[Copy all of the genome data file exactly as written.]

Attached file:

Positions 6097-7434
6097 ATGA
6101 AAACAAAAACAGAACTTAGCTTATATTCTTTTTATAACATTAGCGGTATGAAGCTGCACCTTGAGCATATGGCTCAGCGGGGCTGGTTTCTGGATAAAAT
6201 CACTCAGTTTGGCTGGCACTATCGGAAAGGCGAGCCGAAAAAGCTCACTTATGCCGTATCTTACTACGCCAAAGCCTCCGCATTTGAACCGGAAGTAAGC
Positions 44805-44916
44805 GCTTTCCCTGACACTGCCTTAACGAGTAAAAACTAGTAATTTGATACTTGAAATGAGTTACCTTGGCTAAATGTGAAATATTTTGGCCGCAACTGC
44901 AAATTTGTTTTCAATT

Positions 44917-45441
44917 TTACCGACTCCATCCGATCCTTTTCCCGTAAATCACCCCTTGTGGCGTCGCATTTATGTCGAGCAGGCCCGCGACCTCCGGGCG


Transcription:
Positions 6097-7434
6097 ATGA
6101 AAACAAAAACAGAACTTAGCTTATATTCTTTTTATAACATTAGCGGTATGAAGCTGCACCTTGAGCATATGGCTCAGCGGGGCTGGTTTCTGGATAAAAT
6201 CACTCAGTTTGGCTGGCACTATCGGAAAGGCGAGCCGAAAAAGCTCACTTATGCCGTATCTTACTACGCCAAAGCCTCCGCATTTGAACCGGAAGTAAGC
Positions 44805-44916
44805 GCTTTCCCTGACACTGCCTTAACGAGTAAAAACTAGTAATTTGATACTTGAAATGAGTTACCTTGGCTAAATGTGAAATATTTTGGCCGCAACTGC
44901 AAATTTGTTTTCAATT

Positions 44917-45441
44917 TTACCGACTCCATCCGATCCTTTTCCCGTAAATCACCCCTTGTGGCGTCGCATTTATGTCGAGCAGGCCCGCGACCTCCGGGCG